Pig Chinese, German [27]
Pythons' eyes Meitei culture Believed that pythons' eyes bring positive attention, good fortune, guard against awa ana (Meitei for 'bad happenings') and the unhindered travelling to desired places.[28][29]
Rabbit's foot North America, England and Wales (originating from a hare's foot) A rabbit's foot can be worn or carried as a lucky charm.[30]
White rat Roman Empire The Romans sometimes saw rats as omens. A white rat was considered to be auspicious, while a black rat has unfortunate significance.[citation needed]
Wishbone Europe, North America [31]
Sarimanok Maranao [citation needed]
Swallow Korea Rooted in Folktale 'Heungbu and Nolbu'
Swastika Multiple cultures The swastika or crux gammata (in heraldry fylfot), historically used as a symbol in Buddhism, Jainism and Hinduism, and widely popular in the early 20th century as a symbol of good luck or prosperity before adopted as a symbol of Nazism in the 1920s and 30s.
Tortoiseshell cat Many cultures Rooted in Folklore
White Elephant Thai [32]
White heather Irish Travellers, Scotland [33]

See also


  1. ^ "The Difference Between A Talisman Amulet and A Charm". Archived from the original on 6 December 2012. Retrieved 14 August 2012.
  2. ^ "History and Legends of Lucky Charms and Talismans". Archived from the original on 5 April 2012. Retrieved 19 August 2021.
  3. ^ Dolnick and Davidson, p. 85
  4. ^ Greer, p. 21
  5. ^ Algirdas Julius Greimas, "Of Gods and Men: Studies in Lithuanian Mythology", Indiana Univ. Pr. (November 1992)
  6. ^ Waxon, Dawn (18 September 2008). "Pieces of the Past: Acorny tale". The Repository. Retrieved 9 March 2023.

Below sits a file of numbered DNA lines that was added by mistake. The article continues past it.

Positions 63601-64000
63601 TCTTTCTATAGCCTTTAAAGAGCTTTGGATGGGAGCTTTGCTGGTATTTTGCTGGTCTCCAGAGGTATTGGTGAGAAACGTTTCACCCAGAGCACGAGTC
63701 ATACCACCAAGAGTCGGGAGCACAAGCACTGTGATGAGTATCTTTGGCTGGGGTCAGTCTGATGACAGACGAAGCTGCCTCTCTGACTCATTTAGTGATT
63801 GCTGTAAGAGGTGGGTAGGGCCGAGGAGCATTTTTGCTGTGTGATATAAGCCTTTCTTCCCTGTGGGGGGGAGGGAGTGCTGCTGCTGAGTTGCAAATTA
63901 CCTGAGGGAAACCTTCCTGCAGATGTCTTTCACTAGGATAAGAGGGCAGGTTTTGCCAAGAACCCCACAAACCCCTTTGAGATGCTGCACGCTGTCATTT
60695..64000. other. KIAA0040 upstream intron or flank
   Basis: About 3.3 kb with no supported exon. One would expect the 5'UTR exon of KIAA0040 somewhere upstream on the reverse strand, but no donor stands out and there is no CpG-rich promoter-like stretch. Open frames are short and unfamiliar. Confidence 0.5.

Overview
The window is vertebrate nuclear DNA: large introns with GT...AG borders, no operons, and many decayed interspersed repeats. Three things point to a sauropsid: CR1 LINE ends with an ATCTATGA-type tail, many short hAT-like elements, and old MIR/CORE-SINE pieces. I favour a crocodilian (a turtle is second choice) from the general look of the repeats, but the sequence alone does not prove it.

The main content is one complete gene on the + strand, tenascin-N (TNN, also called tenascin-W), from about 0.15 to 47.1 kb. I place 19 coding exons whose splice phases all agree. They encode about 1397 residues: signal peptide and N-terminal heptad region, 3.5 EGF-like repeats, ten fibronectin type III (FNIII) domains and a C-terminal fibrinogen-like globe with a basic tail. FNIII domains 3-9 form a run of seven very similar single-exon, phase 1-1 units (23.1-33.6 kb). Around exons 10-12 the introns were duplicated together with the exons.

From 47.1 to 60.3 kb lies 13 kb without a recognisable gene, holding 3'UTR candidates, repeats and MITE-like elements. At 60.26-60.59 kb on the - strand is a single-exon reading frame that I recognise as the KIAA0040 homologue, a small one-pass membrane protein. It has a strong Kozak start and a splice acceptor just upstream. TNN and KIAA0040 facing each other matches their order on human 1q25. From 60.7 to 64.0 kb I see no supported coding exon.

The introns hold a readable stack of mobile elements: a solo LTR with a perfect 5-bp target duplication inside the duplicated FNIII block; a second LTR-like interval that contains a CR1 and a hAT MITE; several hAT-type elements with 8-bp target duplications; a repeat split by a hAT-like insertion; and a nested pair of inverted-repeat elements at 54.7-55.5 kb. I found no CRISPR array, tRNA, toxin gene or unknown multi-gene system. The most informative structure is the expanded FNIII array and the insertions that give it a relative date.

7. ^ Webster, p. 6
  8. ^ Dodge, p. 748
  9. ^ Parker, p. 150
  10. ^ Urbina, Eric (22 July 2006). "For the Pennsylvania Dutch, a Long Tradition Fades". The New York Times. Archived from the original on 18 June 2012. Retrieved 26 April 2011.
  11. ^ Votruba, Cindy (8 September 2008). "It's in the Stars". Marshall Independent. Archived from the original on 30 September 2011. Retrieved 26 April 2011.
  12. ^ Young, Eric (2 February 1998). "New Age Solution for Coping with Material-world Tension". The Sacramento Bee. ProQuest 246401007.
  13. ^ Thrall, Christopher (17 September 2005). "Objects in the mirror may be more complex than they appear". Postmedia News. ProQuest 460167802.
  14. ^ Helfman, p. 400
  15. ^ Marks, p. 199
  16. ^ Toussaint-Samat, p. 311
  17. ^ Hackett, Smith, & al-Athar, p. 218
  18. ^ Sen, p. 158
  19. ^ Volker, p. 72
  20. ^ Dolnick and Davidson, p. 38
  21. ^ Binney, p. 115
  22. ^ Cooper, p. 86
  23. ^ DeMello, p. 35
  24. ^ "Tartakowsky, Ewa. "Le Juif à la pièce d'argent." La vie des idées (2017)" (PDF). Archived (PDF) from the original on 1 March 2017. Retrieved 24 May 2019.
  25. ^ The Jew with a Coin: Analysis of a contemporary folkloric emblem (AAPJ) Archived 2017-02-27 at the Wayback Machine, Joanna Tokarska-Bakir, 2019.
  26. ^ Driving to Treblinka: A Long Search for a Lost Father Archived 2019-07-03 at the Wayback Machine, Diana Wichtel, 2018, Awa Press, page 144. link to extract from book in Nzherald, published 16 May 2018
  27. ^ Webster, p. 202
  28. ^ Wouters, Jelle J. P. (16 May 2022). Vernacular Politics in Northeast India: Democracy, Ethnicity, and Indigeneity. Oxford University Press. p. 205. ISBN 978-0-19-267826-3.
  29. ^ Wouters, Jelle J. P. (16 May 2022). Vernacular Politics in Northeast India: Democracy, Ethnicity, and Indigeneity. Oxford University Press. p. 219. ISBN 978-0-19-267826-3.
  30. ^ Webster, p. 212
  31. ^ Edward A. Armstrong."The Folklore of Birds" (Dover Publications, 1970)
  32. ^ "'Lucky' white elephant for Burma". BBC News. 9 November 2001. Archived from the original on 3 April 2015. Retrieved 8 September 2013.
  33. ^ McClintock, David (15 January 1970). Why Is White Heather Lucky?. Country Life. Archived from the original on 4 July 2021. Retrieved 3 April 2021.